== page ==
"They felt it was the right thing to do for the organization and I fully respect what their needs were and the approach that they took," said Farrell. "A lot of good players were brought in."
Monday also marked the return to Dunedin of Brian Butterfield, who left with Farrell after serving 11 years as the Blue Jays third base coach and infield instructor.
"Oh sure," said Butterfield of whether Farrell was downplaying his anticipation of his returns to Dunedin and, eventually, Toronto. "Even today it feels a little bit different. We bussed in on the other side and we're in the visitors' clubhouse. John's cool about it but I think there will be some butterflies early in the season when we start in New York and then get to Toronto."
- The Blue Jays have claimed 1B Lars Anderson off waivers from the Chicago White Sox.
Anderson, 25, has played in 30 major league games, all with Boston, batting .167 with four RBI. Anderson has a .272 batting average with 76 home runs and 415 RBI in 748 career minor league games.
- Blue Jays' left-fielder Melky Cabrera, playing his first game before a home crowd, was roundly cheered before each of his at-bats.
Cabrera smacked two doubles, one down each line, in his first two times to the plate. He drove in Toronto's first run of the afternoon in the third inning.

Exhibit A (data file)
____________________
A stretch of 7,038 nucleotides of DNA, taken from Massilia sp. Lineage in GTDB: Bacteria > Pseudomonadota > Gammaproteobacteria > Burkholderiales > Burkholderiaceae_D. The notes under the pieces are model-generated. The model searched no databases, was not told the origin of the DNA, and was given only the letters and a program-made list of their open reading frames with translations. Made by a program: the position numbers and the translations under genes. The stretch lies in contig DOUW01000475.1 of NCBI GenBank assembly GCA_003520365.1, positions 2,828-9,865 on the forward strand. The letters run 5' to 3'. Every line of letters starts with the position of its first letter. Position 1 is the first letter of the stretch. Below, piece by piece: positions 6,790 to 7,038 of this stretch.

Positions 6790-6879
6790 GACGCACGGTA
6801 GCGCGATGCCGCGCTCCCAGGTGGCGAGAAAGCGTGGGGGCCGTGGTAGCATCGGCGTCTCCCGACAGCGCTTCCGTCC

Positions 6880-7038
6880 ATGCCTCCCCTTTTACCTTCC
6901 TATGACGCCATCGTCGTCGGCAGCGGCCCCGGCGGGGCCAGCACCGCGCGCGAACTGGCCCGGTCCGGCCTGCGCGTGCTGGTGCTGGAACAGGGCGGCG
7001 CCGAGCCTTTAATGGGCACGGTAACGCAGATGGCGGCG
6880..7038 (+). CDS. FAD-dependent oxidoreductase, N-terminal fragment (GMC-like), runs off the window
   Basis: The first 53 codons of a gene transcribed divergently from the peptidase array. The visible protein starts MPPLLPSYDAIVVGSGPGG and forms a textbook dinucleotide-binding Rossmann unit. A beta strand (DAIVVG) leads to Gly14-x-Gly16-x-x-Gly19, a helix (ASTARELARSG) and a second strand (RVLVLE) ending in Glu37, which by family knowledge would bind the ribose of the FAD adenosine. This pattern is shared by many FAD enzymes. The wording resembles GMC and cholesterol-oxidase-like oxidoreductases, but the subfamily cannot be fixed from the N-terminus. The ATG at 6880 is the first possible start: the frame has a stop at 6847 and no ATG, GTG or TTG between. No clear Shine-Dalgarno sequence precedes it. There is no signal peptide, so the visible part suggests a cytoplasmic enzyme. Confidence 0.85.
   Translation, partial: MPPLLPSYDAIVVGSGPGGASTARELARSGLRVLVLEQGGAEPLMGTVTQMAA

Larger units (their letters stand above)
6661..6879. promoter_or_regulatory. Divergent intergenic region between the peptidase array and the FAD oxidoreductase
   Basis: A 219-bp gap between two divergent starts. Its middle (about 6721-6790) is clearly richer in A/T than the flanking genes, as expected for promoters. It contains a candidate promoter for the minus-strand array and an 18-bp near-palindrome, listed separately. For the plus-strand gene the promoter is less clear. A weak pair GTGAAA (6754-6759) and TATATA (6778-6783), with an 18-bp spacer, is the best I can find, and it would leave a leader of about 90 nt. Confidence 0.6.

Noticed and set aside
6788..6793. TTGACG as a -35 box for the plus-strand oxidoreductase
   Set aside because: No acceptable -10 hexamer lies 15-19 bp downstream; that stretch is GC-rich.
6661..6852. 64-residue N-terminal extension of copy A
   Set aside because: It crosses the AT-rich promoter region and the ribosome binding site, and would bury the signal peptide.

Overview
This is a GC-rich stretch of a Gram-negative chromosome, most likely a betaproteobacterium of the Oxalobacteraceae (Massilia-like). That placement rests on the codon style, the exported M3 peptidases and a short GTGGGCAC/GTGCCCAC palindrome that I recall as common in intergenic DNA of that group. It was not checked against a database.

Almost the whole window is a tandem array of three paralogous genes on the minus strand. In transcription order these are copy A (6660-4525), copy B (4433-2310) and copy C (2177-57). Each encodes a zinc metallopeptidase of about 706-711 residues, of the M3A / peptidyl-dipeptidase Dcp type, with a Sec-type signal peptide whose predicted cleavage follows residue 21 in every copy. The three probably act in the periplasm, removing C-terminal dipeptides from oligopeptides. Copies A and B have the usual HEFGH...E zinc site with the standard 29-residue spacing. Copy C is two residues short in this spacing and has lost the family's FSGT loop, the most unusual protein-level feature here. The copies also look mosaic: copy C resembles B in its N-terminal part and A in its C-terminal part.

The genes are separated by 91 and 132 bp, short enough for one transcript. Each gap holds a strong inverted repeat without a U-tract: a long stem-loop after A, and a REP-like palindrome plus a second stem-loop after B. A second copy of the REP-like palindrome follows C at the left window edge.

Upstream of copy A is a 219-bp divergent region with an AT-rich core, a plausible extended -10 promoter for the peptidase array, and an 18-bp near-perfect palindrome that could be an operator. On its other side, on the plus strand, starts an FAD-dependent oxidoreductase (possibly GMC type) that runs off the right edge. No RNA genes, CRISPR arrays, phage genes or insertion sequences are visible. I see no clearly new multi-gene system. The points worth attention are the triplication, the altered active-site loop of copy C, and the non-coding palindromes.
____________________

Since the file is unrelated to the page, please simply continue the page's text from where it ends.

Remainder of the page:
The 28-year-old signed a two-year, $16-million deal with Toronto in November. He served a 50-game suspension last season for testing positive for enhanced levels of testosterone.
- Major League Baseball Players' Association president Michael Weiner is making his annual spring training rounds. He stopped by Dunedin on Monday to meet with the Blue Jays. Drug testing was among a list of topics discussed.
Asked whether Cabrera could face additional sanctions, including suspension, should the league's investigation into Biogenesis prove evidence of wrongdoing, Weiner said it's too early in the process to know. "It's a tough and complicated legal question. I think the commissioner's office could take the position that if they had evidence of a separate violation, conceivably they could seek additional discipline. We might challenge that. The players' association has an obligation to represent any player who is subject to discipline but also has an obligation to the vast majority of players who want a clean game."
Cabrera's name is linked to Biogenesis, a now-defunct Miami anti-aging clinic alleged to have peddled performance enhancing drugs to a number of high-profile major league players.
Weiner says the union will speak to each player whose name has surfaced in the initial report, in the Miami New Times, and subsequent reports.
- The Blue Jays host the Twins, Tuesday, 1:05 ET at Florida Auto Exchange Stadium. Ricky Romero (9-14, 5.77 in 2012) will make his first start of spring training. Romero is scheduled to pitch two innings.
Mike Pelfrey, signed by Minnesota in the off-season and coming off Tommy John surgery, gets the start for the Twins.